Commented Oct 3, 2020 at 19:25
  • Kind of like the next step after "not quite" is "way too f***ing much"
    – gnicko
    Commented Oct 3, 2020 at 23:51
  • @GregNickoloff, yeah LOL
    – Graphus
    Commented Oct 4, 2020 at 5:22

Mitered cuts this wide are not necessarily sawn in hand-tools only methods of work. They're almost definitely shot on one of the shooting board types though. The idea is to remove bulk of the waste with a tool that can move lots of material quickly, so for example you could knock it off with a chisel leaving somewhere around 1/8" - 1/16" of waste and then planning to a line with a fine set plane, with or without some sort of a fence guide. A combination of rip relieve cuts and cross cuts works too. I guess the tricky bit would be making a long and accurate guide without power tools. If that's the case, careful freehand planing with frequent bevel gauge checks could do the trick.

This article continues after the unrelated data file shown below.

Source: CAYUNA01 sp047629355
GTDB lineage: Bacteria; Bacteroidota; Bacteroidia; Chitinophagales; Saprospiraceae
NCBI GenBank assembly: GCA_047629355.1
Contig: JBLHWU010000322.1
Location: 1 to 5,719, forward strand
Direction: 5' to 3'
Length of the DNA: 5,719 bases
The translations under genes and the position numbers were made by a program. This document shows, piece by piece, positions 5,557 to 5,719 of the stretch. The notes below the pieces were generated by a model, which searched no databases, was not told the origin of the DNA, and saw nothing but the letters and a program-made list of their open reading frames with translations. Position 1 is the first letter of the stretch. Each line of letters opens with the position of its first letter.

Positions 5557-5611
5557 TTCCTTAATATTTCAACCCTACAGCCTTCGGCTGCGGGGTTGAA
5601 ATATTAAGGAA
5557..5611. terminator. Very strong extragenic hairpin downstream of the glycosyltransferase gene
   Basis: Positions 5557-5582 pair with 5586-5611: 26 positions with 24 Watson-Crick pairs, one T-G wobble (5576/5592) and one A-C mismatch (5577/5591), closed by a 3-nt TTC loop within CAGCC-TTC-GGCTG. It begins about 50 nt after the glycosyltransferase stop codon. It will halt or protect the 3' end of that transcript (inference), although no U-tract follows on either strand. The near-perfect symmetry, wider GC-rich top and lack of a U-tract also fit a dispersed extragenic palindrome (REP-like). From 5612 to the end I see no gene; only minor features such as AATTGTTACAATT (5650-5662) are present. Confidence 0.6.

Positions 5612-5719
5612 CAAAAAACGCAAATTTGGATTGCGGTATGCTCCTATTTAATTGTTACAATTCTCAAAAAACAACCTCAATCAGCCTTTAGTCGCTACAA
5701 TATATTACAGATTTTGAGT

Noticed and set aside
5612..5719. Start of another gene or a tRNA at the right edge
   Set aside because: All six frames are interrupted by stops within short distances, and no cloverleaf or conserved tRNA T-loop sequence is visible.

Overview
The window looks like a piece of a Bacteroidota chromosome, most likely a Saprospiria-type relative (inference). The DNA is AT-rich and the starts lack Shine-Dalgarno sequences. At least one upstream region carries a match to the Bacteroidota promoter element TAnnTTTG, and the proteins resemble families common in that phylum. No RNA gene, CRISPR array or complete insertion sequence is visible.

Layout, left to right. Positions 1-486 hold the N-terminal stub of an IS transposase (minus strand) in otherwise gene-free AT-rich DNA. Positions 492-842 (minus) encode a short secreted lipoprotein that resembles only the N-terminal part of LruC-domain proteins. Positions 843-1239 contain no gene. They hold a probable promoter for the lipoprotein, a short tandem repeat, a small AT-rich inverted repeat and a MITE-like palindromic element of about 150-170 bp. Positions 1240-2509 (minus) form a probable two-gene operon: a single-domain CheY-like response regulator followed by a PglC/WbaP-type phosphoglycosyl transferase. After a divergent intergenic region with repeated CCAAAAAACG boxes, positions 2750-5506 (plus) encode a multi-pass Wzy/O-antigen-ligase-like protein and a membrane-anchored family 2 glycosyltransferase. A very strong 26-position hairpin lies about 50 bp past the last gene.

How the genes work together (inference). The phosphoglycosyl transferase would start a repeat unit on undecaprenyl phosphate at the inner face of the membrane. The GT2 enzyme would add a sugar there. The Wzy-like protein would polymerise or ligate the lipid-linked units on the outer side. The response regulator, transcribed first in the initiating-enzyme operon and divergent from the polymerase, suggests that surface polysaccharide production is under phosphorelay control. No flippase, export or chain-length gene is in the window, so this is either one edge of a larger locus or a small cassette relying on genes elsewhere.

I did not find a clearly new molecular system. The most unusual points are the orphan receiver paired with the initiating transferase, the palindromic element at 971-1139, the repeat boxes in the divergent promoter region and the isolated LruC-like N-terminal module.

Also, it doesn't have to be 100% spot on across the whole length, only in the places where it shows. These joints are end grain mostly and should probably be reinforced, I personally wouldn't worry if the angle is not precise as long as the visible joint lines are tight.

Your Answer

By clicking “Post Your Answer”, you agree to our terms of service and acknowledge you have read our privacy policy.

Not the answer you're looking for? Browse other questions tagged or ask your own question.